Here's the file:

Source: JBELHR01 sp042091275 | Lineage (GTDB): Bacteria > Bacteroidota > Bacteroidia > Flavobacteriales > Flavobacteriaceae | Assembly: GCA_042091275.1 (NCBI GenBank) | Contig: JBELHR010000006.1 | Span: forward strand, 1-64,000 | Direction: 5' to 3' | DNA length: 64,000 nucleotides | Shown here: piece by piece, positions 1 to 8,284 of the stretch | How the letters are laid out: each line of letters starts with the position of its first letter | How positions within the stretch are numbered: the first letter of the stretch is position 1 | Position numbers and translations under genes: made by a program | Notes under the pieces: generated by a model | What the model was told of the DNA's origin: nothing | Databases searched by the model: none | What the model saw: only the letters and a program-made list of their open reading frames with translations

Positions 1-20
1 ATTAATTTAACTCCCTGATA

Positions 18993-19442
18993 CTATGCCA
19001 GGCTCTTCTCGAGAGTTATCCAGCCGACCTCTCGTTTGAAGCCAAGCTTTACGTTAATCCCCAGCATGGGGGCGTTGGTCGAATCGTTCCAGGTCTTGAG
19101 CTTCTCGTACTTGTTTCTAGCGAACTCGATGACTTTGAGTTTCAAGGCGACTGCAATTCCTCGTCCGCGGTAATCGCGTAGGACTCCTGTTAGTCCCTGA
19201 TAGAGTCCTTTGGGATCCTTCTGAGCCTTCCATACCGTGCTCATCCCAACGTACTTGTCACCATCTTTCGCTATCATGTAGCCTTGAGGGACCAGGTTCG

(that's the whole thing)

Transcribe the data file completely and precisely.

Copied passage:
Source: JBELHR01 sp042091275 | Lineage (GTDB): Bacteria > Bacteroidota > Bacteroidia > Flavobacteriales > Flavobacteriaceae | Assembly: GCA_042091275.1 (NCBI GenBank) | Contig: JBELHR010000006.1 | Span: forward strand, 1-64,000 | Direction: 5' to 3' | DNA length: 64,000 nucleotides | Shown here: piece by piece, positions 1 to 8,284 of the stretch | How the letters are laid out: each line of letters starts with the position of its first letter | How positions within the stretch are numbered: the first letter of the stretch is position 1 | Position numbers and translations under genes: made by a program | Notes under the pieces: generated by a model | What the model was told of the DNA's origin: nothing | Databases searched by the model: none | What the model saw: only the letters and a program-made list of their open reading frames with translations

Positions 1-20
1 ATTAATTTAACTCCCTGATA

Positions 18993-19442
18993 CTATGCCA
19001 GGCTCTTCTCGAGAGTTATCCAGCCGACCTCTCGTTTGAAGCCAAGCTTTACGTTAATCCCCAGCATGGGGGCGTTGGTCGAATCGTTCCAGGTCTTGAG
19101 CTTCTCGTACTTGTTTCTAGCGAACTCGATGACTTTGAGTTTCAAGGCGACTGCAATTCCTCGTCCGCGGTAATCGCGTAGGACTCCTGTTAGTCCCTGA
19201 TAGAGTCCTTTGGGATCCTTCTGAGCCTTCCATACCGTGCTCATCCCAACGTACTTGTCACCATCTTTCGCTATCATGTAGCCTTGAGGGACCAGGTTCG